It is perhaps an underappreciated fact
that not every home-recorded video belongs on YouTube.
Prior to spring 2018 I occasionally made demo videos of DIY projects,
and posted them to unlinked and unguessable URLs. After
posting, I would Email the private link to selected family and
friends. A couple of friends suggested that I should upload to YouTube
instead, saying such things as, “They are sure to go viral,”
or “You will get a million views.” That is my recollection of what they
said, but some memories are untrustworthy—perhaps all are.
I surely did not believe my friends’ jesting
predictions, but was intrigued by the idea of posting project videos
for public viewing. One thought was that YouTube might send viewers to
related project descriptions (i.e., those indexed here),
thereby sparking greater interest in the projects themselves. Far as I
can tell it has not.
Between March 2018 and the time of this
writing (January 2021) I have posted 21 videos. More accurately, 21
of my videos remain posted. A
sense of doubt—I was
going to say ‘shame’—made
me pull one or two after posting, and a few others should probably
be removed for their abysmal quality or lack of interest. It is not
possible to edit a
YouTube video after posting it. Tough luck if you find a blatant error.
The only option is to remove the offending video, and possibly post a
replacement, but that is the same as posting a new video. (I can
see the reason why this awkwardness is necessary.)
is possible to study what are called
and apply such an effort to enhance or improve YouTube presence. But
spending time to uncover strategies for increasing views would require
a different sort of motivation than mine. I am
curious about why one video receives many views and another very few,
but I generally interpret such discrepancies as reflecting my lack of
appreciation for which subjects are of most interest to other people.
It is clear that putting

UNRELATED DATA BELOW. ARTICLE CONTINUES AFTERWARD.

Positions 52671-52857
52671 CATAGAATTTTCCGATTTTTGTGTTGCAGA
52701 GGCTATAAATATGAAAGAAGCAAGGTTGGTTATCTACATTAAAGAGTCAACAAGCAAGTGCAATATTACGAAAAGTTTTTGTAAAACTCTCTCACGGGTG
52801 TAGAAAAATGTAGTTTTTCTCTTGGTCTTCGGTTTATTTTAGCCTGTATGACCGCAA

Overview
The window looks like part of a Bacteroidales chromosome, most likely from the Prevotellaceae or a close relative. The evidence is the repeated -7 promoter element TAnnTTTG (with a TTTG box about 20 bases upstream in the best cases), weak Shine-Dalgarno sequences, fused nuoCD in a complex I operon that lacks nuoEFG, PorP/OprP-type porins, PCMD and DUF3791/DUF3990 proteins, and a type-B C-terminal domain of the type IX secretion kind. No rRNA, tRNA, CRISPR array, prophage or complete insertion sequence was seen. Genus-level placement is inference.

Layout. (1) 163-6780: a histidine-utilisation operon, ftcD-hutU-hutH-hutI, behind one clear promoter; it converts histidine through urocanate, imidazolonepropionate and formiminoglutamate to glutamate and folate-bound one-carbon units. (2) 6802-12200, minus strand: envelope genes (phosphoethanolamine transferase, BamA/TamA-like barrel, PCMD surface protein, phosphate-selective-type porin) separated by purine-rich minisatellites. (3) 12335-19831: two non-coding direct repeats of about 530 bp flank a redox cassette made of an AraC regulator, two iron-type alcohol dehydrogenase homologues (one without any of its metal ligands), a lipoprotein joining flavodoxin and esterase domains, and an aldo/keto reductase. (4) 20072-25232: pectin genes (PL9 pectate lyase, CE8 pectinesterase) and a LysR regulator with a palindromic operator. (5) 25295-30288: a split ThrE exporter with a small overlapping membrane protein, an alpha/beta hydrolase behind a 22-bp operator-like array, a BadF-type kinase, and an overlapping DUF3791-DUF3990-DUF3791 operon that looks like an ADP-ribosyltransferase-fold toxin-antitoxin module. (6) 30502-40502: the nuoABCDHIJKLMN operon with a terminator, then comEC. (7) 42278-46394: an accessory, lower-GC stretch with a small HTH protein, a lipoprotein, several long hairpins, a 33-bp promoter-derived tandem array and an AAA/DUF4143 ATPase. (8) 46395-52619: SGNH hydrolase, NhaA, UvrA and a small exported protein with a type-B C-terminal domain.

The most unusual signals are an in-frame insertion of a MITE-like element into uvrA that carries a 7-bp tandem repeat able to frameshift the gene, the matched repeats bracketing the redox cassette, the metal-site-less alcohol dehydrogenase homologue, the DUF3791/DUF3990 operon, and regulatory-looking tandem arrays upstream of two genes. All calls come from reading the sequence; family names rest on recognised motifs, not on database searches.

more effort into the technical aspects of recording and editing of a
improve the video’s objective qualities, though would not necessarily
its interest. However, that is a moot observation, because at
the time of making a demo video I am ready to be done with the project
and impatient to move on to another.
The most viewed video on my channel is
one of the
earliest, uploaded in April 2018. As of this writing that
video has more than 30,000
views. I have no idea why it has so many views—to me it is less
interesting than some that have fewer than 100 views.
In addition to
view numbers, ‘likes’ are another metric. When I think about my own
viewing habits, there are videos that I like very much (generally great
music performances) but I don’t indicate my appreciation by clicking
‘like’—I think the ‘like’ concept or habit may be a spillover from
media. Or is it irresponsible not to check the ‘like’ box when I
particularly enjoy a performance?
Comments are a simple metric. Most of my
videos have zero comments. A few have technical comments, requests for
clarification, etc. Comments indicating true usefulness, such as having
motivated someone to reproduce the project or create a similar one, are
rare. In addition to comments I have received occasional off-line
Emails about videos. These are generally positive and sometimes interesting.
Finally, number of subscribers is a
metric that relates to
the success of the channel as a whole.
has fewer than 200 subscribers. Some subscribers are YouTube
sponsors themselves, typically channels about amateur electronics or
radio, in other words channels having shared interest to mine.
may be unpleasant to admit, but the amateur electronics hobby is not
golf. For that matter it isn’t even sailing, which is not golf. It is a
somewhat obscure hobby of limited general interest. On YouTube,
popular music has a much larger following or viewership than classical
music. ‘How to’ fix your car when it won’t start is of more
interest than ‘how to’ make a frequency counter, and for obvious
reasons. So I shall be content to post demos of my limited-interest
projects to family and friends (on whom they are forced), and the
handful of subscribers whose hobby interests occupy a place in the same
small sphere as my own.